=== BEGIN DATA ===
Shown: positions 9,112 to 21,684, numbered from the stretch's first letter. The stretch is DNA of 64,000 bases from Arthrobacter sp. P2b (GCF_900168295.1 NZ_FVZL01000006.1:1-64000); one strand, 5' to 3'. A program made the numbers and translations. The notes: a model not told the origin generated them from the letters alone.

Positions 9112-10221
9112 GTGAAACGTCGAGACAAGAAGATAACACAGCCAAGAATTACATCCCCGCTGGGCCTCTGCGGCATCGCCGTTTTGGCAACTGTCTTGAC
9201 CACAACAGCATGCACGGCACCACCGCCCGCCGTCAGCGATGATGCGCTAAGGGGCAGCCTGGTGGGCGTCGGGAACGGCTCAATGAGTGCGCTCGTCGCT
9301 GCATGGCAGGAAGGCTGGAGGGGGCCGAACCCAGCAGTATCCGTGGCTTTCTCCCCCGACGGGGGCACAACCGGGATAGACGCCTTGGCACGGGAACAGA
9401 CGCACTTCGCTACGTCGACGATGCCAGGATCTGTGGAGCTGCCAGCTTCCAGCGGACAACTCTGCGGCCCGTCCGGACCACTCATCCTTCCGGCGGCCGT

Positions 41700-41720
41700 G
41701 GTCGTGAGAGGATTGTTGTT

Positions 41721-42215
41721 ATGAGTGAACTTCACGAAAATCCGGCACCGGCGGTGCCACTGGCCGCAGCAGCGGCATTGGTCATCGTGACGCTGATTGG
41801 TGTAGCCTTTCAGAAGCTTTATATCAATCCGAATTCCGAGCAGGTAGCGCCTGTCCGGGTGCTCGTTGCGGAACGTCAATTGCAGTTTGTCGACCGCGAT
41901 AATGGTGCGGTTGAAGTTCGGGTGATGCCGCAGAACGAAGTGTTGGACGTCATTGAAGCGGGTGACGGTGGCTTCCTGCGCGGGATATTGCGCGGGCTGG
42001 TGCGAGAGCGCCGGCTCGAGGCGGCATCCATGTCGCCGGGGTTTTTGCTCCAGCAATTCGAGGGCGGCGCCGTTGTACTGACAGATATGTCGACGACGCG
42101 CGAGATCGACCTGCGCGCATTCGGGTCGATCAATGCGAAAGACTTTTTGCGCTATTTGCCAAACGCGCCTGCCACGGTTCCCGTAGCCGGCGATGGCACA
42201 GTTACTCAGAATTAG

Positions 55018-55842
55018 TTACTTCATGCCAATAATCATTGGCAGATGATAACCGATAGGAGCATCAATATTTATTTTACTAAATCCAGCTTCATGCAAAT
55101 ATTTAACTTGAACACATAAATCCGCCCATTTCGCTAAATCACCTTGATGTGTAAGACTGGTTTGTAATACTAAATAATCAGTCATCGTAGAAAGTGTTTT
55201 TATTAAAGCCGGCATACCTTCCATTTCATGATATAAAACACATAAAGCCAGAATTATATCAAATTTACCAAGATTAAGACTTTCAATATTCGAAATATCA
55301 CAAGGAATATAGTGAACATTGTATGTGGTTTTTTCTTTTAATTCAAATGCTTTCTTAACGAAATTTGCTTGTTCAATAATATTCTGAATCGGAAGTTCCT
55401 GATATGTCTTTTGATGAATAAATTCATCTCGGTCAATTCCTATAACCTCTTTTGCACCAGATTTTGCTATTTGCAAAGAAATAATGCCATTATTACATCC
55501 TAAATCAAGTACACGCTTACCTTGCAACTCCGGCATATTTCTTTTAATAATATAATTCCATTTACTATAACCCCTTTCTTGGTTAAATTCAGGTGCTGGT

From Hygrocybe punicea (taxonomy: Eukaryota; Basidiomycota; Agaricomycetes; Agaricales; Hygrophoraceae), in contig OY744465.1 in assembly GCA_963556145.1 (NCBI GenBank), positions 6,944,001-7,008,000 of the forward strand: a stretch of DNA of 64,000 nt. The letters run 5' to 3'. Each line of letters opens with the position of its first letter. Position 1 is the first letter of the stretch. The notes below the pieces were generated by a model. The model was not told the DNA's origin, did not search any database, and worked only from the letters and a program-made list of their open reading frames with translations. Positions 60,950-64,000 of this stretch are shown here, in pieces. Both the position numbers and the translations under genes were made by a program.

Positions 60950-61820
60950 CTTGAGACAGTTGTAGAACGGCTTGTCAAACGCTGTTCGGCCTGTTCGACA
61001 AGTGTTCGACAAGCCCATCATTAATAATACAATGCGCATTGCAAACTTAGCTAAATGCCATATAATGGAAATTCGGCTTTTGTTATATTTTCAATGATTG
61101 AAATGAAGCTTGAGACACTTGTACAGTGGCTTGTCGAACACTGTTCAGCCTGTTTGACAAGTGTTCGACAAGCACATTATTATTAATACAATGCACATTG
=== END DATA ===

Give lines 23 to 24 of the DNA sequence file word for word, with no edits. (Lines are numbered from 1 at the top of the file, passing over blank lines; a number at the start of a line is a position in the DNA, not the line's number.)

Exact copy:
55501 TAAATCAAGTACACGCTTACCTTGCAACTCCGGCATATTTCTTTTAATAATATAATTCCATTTACTATAACCCCTTTCTTGGTTAAATTCAGGTGCTGGT

From Hygrocybe punicea (taxonomy: Eukaryota; Basidiomycota; Agaricomycetes; Agaricales; Hygrophoraceae), in contig OY744465.1 in assembly GCA_963556145.1 (NCBI GenBank), positions 6,944,001-7,008,000 of the forward strand: a stretch of DNA of 64,000 nt. The letters run 5' to 3'. Each line of letters opens with the position of its first letter. Position 1 is the first letter of the stretch. The notes below the pieces were generated by a model. The model was not told the DNA's origin, did not search any database, and worked only from the letters and a program-made list of their open reading frames with translations. Positions 60,950-64,000 of this stretch are shown here, in pieces. Both the position numbers and the translations under genes were made by a program.